Tag: japan

Report

Renegade Whaling

This report exposes how Iceland is defying international treaties to hunt endangered fin whales in a bid to create a new consumer market in Japan. it identifies wealthy Icelandic businessman Kristján Loftsson and his firm Hvalur hf as the driving force behind the bloody trade

Report

Poisonous Policies

A report revealing polluted whale, dolphin and porpoise products are still widely available in many parts of Japan. Some products tested were so polluted they could cause acute mercury poisoning from a single meal yet there is no legal provision to prohibit the sale of toxic whale meat

Front cover of our report entitled We Don't Buy It! Nippon Suisan, Maruha and Kyokuyo's continuing support for Japan's whaling
Report

We don’t buy it!

For its entire history, Japan’s commercial whaling industry has been dominated by three companies, Maruha, Nippon Suisan and Kyokuyo. These three companies are now powerful multinational seafood enterprises with extensive commercial seafood distribution interests in the EU, the U.S., Canada, Australia and New Zealand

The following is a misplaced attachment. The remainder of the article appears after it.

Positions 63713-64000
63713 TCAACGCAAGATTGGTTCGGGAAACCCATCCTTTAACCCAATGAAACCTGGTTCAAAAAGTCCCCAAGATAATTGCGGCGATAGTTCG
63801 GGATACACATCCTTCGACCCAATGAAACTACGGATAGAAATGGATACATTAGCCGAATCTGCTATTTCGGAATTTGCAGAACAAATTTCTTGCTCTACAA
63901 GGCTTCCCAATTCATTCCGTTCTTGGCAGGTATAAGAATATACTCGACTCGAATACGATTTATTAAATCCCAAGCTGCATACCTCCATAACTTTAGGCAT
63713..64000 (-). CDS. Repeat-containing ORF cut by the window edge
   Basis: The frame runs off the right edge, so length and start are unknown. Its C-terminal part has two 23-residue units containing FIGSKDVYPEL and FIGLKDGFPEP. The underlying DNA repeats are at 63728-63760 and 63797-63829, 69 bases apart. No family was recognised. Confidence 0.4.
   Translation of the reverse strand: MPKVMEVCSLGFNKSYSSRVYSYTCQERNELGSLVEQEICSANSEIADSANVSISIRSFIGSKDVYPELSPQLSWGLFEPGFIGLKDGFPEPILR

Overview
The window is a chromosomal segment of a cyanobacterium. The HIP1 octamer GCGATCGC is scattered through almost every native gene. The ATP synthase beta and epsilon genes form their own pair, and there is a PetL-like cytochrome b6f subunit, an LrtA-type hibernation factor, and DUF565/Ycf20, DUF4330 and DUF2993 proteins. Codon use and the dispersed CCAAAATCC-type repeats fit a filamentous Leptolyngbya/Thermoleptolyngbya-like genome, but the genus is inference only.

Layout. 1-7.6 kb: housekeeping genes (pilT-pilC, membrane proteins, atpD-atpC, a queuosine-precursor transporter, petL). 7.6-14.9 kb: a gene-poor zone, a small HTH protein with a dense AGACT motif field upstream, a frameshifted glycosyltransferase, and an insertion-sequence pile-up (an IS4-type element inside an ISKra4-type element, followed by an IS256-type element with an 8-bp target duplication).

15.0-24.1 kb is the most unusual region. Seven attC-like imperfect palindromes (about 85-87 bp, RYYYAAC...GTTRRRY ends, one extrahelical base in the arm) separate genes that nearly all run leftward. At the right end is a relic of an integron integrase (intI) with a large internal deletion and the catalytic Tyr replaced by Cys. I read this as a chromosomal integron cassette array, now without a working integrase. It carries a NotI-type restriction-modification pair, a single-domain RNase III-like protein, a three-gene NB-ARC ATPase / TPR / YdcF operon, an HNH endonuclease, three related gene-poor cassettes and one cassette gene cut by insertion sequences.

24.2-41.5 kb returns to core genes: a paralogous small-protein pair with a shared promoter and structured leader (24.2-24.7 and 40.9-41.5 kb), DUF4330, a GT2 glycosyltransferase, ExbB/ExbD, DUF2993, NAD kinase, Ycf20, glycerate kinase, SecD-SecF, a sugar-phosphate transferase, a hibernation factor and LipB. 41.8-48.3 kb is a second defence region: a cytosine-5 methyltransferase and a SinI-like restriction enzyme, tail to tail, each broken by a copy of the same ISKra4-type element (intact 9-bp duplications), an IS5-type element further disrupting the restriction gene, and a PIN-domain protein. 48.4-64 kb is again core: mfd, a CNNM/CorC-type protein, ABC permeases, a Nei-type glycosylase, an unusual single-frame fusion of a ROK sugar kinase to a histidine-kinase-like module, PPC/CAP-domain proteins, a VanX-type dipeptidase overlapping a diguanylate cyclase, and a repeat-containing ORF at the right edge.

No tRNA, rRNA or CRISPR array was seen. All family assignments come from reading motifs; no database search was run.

Report

Stop The Dall’s Disaster

For the past quarter of a century, Japan’s Dall’s porpoise hunt has been the largest cetacean hunt in the world, with as many as 17,700 animals slaughtered each year. The self-set catch quotas are based on abundance estimates more than 15-years-old while the hunt itself is clearly unsustainable

Front cover of our report entitled The Gorton's Family Whale Killing Business (2005)
Report

The Gorton’s Family Whale Killing Business

In 2001, Japanese company Nissui, long involved with the large scale commercial hunting of great whales, purchased seafood giant Gorton’s, Inc of Gloucester, Massachusetts. Gorton’s, the leading retail distributor of frozen fish products in the US, plays an important role in the financial success of Nissui

Report

The Enforcement Imperative

Report on how enforcement measures must be strengthened and implemented as a matter of urgency if the illegal trade in ivory is to be tackled effectively. The sophistication and scope of organised crime syndicates far outweigh the capacity and resources of many enforcement agencies, particularly in developing countries